Blockchain, Bitcoin, and Cryptocurrencies the Bare Basics

Blockchain, Bitcoin, and Cryptocurrencies the Bare Basics

Blockchain, Bitcoin, and Cryptocurrencies the Bare Basics








This article will be discussing the bare basics of the newly emerging world of cryptocurrencies and Blockchain technology. It is aimed at people with little or no previous experience within the cryptocurrency industry. It will touch on the history of Bitcoin, the bare basics of Blockchain technology, cryptocurrencies in general and the history of money.







None of the content within this article should be considered as investment advice. A person should always seek investment advice from a licensed financial advisor acting under the Australian Securities and Investments Commission (ASIC), and it is expected that a person completes their own research before investing in cryptocurrencies which are well known to be highly volatile and do not guarantee a return on investment. 









At present, an average person’s knowledge regarding cryptocurrencies is very basic and poor. If a member of the public was stopped and questioned regarding cryptocurrencies such as naming certain coins, the most likely answer received back would be “Bitcoin”. Then with any further follow-up questions such as “what exactly is Bitcoin” and “how useful is it to the average person”? the most likely answer received back is “I don’t know”? the conversation has now stopped. To understand cryptocurrencies it is first important to understand where did Bitcoin come from and what was its original purpose. From the research and findings within this article, it is widely accepted that Bitcoin came about as a direct result of the global financial crisis (GFC) of 2007.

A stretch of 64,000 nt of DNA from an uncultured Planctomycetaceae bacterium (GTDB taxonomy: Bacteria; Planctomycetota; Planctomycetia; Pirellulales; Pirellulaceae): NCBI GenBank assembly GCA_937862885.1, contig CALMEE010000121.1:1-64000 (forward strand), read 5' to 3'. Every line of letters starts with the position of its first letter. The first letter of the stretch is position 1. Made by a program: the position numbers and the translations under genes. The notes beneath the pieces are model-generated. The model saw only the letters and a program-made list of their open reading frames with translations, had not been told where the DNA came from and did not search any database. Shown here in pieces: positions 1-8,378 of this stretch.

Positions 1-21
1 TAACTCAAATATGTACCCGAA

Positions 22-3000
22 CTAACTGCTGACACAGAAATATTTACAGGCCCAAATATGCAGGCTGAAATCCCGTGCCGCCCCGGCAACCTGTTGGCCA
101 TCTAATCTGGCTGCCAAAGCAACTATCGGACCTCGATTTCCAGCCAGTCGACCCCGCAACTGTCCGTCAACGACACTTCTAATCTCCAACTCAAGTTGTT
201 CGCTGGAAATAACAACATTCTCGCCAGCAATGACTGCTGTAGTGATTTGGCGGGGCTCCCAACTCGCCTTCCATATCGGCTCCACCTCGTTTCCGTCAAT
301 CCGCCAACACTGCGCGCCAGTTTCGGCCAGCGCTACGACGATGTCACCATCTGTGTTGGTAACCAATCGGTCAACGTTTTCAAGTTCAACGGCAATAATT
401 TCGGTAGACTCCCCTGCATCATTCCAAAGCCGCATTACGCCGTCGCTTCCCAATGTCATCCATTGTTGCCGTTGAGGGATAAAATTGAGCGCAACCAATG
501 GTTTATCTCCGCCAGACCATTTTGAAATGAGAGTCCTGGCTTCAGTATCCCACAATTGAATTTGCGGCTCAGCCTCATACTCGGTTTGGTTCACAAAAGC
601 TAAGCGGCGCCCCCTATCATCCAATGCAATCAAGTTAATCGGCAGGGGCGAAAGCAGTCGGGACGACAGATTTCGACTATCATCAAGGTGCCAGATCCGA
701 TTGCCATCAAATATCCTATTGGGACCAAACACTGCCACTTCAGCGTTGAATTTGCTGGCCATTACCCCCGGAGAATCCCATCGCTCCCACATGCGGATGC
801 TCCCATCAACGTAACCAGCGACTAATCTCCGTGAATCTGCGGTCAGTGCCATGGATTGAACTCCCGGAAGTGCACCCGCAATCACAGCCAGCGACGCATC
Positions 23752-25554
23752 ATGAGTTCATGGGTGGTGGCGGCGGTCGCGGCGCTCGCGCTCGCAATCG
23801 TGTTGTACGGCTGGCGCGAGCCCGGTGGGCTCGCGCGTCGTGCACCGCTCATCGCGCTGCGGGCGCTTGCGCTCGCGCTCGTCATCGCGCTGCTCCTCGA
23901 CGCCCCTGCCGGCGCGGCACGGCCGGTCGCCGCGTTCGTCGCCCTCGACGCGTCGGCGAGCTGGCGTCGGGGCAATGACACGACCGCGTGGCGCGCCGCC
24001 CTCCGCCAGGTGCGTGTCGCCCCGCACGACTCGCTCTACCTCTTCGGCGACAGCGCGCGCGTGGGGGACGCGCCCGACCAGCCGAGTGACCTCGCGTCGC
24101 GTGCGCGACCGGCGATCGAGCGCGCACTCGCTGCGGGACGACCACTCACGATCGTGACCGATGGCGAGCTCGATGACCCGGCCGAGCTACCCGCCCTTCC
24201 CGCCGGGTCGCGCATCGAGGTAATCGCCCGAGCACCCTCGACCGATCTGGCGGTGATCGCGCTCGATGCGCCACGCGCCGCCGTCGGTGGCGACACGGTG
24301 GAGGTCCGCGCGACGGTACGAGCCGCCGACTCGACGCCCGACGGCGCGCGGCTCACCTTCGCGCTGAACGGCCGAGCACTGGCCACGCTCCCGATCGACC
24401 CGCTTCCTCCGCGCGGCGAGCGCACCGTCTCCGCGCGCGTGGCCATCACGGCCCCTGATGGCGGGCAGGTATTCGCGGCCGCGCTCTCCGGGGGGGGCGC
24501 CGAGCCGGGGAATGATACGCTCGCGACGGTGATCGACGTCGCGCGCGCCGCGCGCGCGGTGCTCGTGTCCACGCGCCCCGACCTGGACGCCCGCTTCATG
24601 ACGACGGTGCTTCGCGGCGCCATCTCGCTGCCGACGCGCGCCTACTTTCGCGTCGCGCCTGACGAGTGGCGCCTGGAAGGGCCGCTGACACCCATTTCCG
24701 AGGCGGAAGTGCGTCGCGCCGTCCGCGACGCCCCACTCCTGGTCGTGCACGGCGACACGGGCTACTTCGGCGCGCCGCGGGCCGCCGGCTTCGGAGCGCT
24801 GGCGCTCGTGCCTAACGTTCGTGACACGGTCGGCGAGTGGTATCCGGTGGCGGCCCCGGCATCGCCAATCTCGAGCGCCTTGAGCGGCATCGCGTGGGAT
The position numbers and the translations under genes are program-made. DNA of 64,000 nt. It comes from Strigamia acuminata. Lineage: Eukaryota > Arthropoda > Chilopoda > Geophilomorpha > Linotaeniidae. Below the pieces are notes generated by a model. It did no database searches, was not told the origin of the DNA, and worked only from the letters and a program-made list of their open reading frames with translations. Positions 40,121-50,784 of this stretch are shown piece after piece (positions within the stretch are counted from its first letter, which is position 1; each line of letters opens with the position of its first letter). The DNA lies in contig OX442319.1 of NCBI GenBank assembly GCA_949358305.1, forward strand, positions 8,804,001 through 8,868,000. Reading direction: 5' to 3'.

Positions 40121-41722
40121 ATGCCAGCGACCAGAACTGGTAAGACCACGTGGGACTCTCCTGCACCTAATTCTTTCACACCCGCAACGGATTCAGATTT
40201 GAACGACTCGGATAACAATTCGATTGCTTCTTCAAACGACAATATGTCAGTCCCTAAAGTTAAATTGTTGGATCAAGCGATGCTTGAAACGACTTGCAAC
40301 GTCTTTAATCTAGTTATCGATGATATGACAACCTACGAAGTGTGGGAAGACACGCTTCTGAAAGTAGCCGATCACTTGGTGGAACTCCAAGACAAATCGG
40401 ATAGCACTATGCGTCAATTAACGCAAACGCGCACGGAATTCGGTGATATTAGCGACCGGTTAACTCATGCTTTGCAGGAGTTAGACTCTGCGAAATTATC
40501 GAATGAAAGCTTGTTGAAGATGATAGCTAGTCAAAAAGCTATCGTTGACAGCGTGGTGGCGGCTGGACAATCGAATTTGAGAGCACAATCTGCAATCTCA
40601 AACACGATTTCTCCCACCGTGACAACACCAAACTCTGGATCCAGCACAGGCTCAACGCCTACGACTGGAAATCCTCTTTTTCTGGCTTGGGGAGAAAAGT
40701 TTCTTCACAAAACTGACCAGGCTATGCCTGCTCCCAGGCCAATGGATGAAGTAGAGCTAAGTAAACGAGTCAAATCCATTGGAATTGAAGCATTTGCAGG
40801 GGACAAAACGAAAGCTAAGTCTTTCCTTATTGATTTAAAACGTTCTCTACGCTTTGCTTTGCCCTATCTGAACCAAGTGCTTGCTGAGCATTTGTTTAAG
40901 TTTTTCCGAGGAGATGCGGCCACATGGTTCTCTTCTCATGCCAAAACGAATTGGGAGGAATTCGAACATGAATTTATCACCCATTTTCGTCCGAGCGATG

The global financial crisis (GFC):


The GFC originated in America, and there can be many contributing factors to its cause but it was ultimately the result of American banks continuing to lend out too many mortgage loans to home buyers who were deemed to be high risk or sub-prime.


Sub-prime was the term used to describe a person who had no form of deposit used to secure the mortgage loan to buy the house that they wanted. These people typically had low credit ratings and poor financial literacy, meaning that the chances of them being able to service the monthly required repayments on the loan back to the bank was very low. Interest-only loans were regularly approved by banks to new home buyers to entice more sub-prime borrowers to enter into the booming housing market by continuing to borrow money to buy more houses, all in the hope that the housing market would continue to increase in price. 


However, within the terms and conditions of these interest-only loans was a time limit for when the contract expired (normally 5 years) whereby the mortgage owner had to now start paying back the principal of the loan (the total amount borrowed to buy the house). The homeowners could not pay back both the interest and principal at the same time and so started to default on their mortgages, this then forced the banks to now start repossessing their houses.


House prices throughout America now started to depreciate as it was easier for people to simply hand the keys of the house back to the banks and to stop paying the monthly repayments. The banks were now stuck with a house (an asset) that was now worth much less than what they had originally lent out and no one wanted to buy these houses back from the banks.